Baz Luhrmann’s movies are known for their unorthodox visuals and creatively inserted music into the scene. Recently, he received some negative responses from his movie adaptation of F. Scott Fitzgerald’s novel The Great Gatsby. His movie adaptation was considered unfaithful to the original text or story, despite using most of the same text and action. Luhrmann’s movie adaptation modified the original text in a distinct way, especially through the hyperbolic representation of Jay Gatsby’s parties and the choice of modern soundtrack. The movie didn’t quite touched the viewers as well as the original novel did, it only skimmed through the scenes and focused more on the “party” section that was mentioned in the novel.
Expectedly, the two films have entirely dissimilar openings. The Zefferelli version commences with two scenes - one of Romeo, and one... ... middle of paper ... ...extremely dissimilar because they are both aimed at different audiences, and different audiences expect and enjoy different things. To conclude this essay, I would like to say that I thought the Luhrmann version had the more effective opening. It was quick, action-packed and in your face and contained props and landscape from my generation. This was the decisive factor, as I could identify with them.
The Speckled Band by Sir Arthur Conan Doyle was entertaining as a written story, but it was even more enjoyable as a film because the movie played out scenes that were only described by dialogue in the book, flushed out the murder plot in a clearer manner, and created more realistic and dynamic characters. Turning older literature into movies that available to the general public prevents them from falling by the way side as many story from the past have a tendency to
It is entirely possible that when this play was performed in Shakespeare’s time this is exactly how the actor spoke his lines, but it is not clear one way or the other from the printed page. All in all, the film version of Richard III might be even more terrifying and brutal than the print version, because modern audiences will probably connect more with a visual image of atrocity rather than a purely written one. I believe that this is the power of Shakespeare’s work– it is powerful on paper, but still more powerful in performance. It is performance that lends his work its full potential, and as such the film of Richard III is true to the core argument of Shakespeare’s original text, illustrating the inner beast found in the soul of a man.
Franco Zeffirelli and Baz Luhrmann have recreated the ancient play to make it comprehendible to their audience. Although Zeffirelli has accomplished his goal, it is not up to date with his time and a smaller audience has understood the great truths portrayed. Luhrmann had made the play so modern that a broad audience was attracted to his version simply because their understandings of the great truths are more accurate. Love is expressed much more differently between the two versions of Romeo and Juliet. Luhrmann adopted love to be a common emotion felt by the modern world.
The acting was great, the portrayl of the characters believable, but the dialogue and plot was not well developed and therefore the movie lacked a sense of completion. The spectacle was wonderful, there was great use of light, objects, angles but the work was definitely lacking essential parts. The literary lesson to learn from this work, is that a few good points of a work do not make up for the lacking parts. A film, television show, novel, or essay needs to clear and concise and complete.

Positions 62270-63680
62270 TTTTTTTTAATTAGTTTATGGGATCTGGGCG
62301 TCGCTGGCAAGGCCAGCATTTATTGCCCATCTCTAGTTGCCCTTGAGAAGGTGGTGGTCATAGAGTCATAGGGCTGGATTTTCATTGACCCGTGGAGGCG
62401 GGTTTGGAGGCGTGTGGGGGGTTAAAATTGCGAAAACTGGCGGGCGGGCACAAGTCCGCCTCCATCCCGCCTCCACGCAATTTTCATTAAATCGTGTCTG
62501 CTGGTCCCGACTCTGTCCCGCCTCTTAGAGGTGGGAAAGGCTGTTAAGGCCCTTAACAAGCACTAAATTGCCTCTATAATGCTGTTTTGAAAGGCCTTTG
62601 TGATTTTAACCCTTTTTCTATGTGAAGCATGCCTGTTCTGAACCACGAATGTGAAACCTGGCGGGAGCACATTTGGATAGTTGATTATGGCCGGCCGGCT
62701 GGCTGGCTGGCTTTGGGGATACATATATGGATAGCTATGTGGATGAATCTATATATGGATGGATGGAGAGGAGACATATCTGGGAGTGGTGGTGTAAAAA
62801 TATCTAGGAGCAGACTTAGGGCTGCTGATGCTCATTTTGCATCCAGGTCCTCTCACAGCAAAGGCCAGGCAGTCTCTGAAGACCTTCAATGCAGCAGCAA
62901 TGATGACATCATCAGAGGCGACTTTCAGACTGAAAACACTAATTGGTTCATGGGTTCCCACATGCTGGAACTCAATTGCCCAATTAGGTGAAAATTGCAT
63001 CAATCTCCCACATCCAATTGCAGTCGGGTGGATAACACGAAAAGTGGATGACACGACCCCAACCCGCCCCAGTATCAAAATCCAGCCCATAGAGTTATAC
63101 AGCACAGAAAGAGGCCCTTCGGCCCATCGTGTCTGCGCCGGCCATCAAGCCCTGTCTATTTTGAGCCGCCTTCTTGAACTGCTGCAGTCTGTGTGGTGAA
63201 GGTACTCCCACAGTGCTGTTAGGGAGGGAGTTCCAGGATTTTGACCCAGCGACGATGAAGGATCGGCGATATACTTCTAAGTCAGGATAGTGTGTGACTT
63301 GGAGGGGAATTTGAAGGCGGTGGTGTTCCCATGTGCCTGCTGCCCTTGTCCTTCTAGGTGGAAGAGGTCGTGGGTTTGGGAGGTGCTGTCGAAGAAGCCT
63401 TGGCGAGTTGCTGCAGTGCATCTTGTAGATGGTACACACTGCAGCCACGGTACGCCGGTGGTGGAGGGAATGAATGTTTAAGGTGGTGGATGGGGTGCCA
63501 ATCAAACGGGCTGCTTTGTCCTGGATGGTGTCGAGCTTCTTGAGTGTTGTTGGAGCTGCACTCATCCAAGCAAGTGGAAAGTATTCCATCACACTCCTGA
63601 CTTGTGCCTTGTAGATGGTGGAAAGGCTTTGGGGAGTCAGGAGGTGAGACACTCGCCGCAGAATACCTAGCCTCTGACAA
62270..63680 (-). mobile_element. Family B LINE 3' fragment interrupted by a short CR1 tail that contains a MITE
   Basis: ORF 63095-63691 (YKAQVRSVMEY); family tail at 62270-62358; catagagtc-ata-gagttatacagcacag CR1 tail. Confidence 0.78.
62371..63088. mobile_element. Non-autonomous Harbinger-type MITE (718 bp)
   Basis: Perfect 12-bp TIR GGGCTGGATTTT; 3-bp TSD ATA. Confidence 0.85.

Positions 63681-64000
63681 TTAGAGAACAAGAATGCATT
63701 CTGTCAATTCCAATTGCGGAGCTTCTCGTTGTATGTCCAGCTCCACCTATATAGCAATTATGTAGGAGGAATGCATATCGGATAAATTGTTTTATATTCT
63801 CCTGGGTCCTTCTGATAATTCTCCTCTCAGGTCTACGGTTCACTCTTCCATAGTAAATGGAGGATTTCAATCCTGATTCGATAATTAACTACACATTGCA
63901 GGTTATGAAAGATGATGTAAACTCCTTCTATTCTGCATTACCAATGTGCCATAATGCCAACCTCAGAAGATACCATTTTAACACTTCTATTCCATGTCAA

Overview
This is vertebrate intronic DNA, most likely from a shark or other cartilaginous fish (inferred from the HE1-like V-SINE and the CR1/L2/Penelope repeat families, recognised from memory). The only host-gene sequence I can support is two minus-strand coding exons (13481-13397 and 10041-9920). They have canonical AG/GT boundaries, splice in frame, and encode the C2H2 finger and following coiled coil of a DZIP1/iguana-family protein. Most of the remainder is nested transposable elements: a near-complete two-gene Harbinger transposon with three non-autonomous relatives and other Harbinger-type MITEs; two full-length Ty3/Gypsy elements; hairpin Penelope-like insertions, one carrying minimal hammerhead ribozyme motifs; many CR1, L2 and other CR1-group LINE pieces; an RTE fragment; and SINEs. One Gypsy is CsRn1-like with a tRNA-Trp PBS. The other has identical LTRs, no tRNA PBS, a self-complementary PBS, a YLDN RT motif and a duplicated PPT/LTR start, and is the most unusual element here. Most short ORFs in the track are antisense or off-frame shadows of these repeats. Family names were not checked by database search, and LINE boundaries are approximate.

Film Review: Mindwalk If a good movie is one that makes you think, Mindwalk must be superb. However, I haven’t even read the book it was based on and I can say that the book must have been better. The actors are laughable, and the physicists’ accent changes with each new scene. Furthermore, the transitions to each scene are as smooth as sandpaper. The purpose of this movie wasn’t, and with good reason, to be glamorous though.
Comparing Movie Versions of Romeo and Juliet Being faced with Baz Luhrmann’s version of Romeo and Juliet is, to be honest, a little disappointing. At first glance the film looks very promising – a classic love story, great actors and a modern twist. But unfortunately, it just doesn’t work. The opening scene of the film hardly grabs your attention, with a very dull scene in which a newsreader reads out Shakespeare’s original prologue but attempts to make it sound like a news-article. By the time you’ve figured out what’s going on, the film has already started.
However the essential storyline could be aimed at a young audience with themes of forbidden love, violence and family feuds. Therefore the main problem facing Luhrmann's film was not the plot but the language. Luhrmann's film interpretation of Romeo and Juliet compensates for the setbacks produced through language because Luhrmann has enclosed modern day scenes, clothing and music to create a more exciting and enthralling film, whilst still using the original Shakespearean language from the text. This makes Luhrmann's adaptation of the play very different from other versions on the market. It shifts away from interpretations such as Zefferelli's, which does not meet teenage desires.
Is this because we have all underestimated the film and overlooked its momentousness, or could it be the fact that the film was just simply over-rated in the first place? If the film was re-rated today, I am certain that it would not have the same success or praise. Our generation are up to date with the modern technologies. Today’s films are jam-packed with special effects but I’m afraid that Battleship Potemkin, the ‘masterpiece’, did not have any special effect on me. With only seeing a small section of the film, I personally don’t see the attraction.